College of Liberal Arts & Sciences
BA (Bachelor of Arts)
Session and Year of Graduation
Honors Major Advisor
This study focuses on determining an effective public health policy strategy to address agricultural antibiotic resistance. The research examines domestic and international examples of governmental regulation, including the Food and Drug Administration’s regulatory release, Guidance for Industry #213 (FDA GFI #213), which concerns the use of antibiotics in industrial livestock farming in the United States, and the contrasting Danish policy and surveillance techniques. To determine the effectiveness of voluntary measures, this research assesses motivations leading to the creation of FDA GFI #213 by referencing specific legal disclaimers, document audience, and enforcement methods. Taking these results, the study cross-examines the goals of FDA GFI #213 with annual FDA reports on rates of agricultural antibiotic use from 2009 through 2016. This study concludes that FDA GFI #213 has not contributed to a significant decline in agricultural antibiotic use. Therefore, voluntary regulation alone is thus far shown to be ineffective in confronting antibiotic resistant pathogens. A combination of mandatory and voluntary policies has been proven successful through the Danish method of precise surveillance and mandatory regulation. This study intends to contribute to the ongoing debate on policy approaches in combating the proliferation of antibiotic resistance a culmination of industrial agriculture farming practices, legislation, and global human health.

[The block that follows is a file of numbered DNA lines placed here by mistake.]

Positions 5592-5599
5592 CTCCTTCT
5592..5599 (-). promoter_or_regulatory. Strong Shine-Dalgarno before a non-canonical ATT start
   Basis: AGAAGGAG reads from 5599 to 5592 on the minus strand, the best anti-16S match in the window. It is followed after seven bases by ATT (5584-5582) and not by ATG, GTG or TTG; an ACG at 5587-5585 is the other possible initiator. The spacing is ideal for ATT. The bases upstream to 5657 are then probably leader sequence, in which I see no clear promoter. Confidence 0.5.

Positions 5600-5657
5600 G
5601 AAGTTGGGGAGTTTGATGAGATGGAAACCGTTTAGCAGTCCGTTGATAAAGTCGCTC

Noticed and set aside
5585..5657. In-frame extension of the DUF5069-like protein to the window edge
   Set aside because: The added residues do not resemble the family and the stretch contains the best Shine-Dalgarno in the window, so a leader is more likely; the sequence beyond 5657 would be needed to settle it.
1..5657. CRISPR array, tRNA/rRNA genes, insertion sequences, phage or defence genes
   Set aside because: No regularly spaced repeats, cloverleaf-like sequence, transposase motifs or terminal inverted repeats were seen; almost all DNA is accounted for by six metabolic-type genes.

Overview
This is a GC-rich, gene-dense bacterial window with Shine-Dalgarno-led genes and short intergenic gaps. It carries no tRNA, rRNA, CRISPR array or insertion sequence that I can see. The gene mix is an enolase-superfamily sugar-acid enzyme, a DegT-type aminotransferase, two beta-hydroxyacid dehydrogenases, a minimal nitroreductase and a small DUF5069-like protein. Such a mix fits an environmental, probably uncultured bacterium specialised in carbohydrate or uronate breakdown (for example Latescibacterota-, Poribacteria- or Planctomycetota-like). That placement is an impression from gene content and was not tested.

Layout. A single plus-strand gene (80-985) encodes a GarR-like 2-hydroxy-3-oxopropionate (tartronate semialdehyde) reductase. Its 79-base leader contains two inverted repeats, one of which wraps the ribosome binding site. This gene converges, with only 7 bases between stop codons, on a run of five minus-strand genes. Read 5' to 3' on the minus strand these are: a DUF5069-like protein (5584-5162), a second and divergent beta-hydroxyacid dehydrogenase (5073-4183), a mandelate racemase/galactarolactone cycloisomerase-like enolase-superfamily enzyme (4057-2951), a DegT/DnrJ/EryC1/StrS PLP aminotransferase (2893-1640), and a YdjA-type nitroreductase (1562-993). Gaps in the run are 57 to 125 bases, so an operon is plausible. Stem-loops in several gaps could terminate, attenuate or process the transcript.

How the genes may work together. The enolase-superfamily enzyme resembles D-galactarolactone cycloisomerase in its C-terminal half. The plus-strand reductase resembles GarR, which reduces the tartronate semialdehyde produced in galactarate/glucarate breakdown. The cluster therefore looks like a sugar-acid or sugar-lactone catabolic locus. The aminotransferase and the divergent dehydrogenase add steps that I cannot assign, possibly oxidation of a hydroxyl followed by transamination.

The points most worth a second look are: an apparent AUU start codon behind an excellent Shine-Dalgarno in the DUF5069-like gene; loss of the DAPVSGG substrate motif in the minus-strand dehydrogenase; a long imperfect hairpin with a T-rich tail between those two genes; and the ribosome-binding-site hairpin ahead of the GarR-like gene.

Antimicrobial resistance, agriculture, environmental health, public health policy, Denmark, global health
Copyright © 2018 Valerie Drake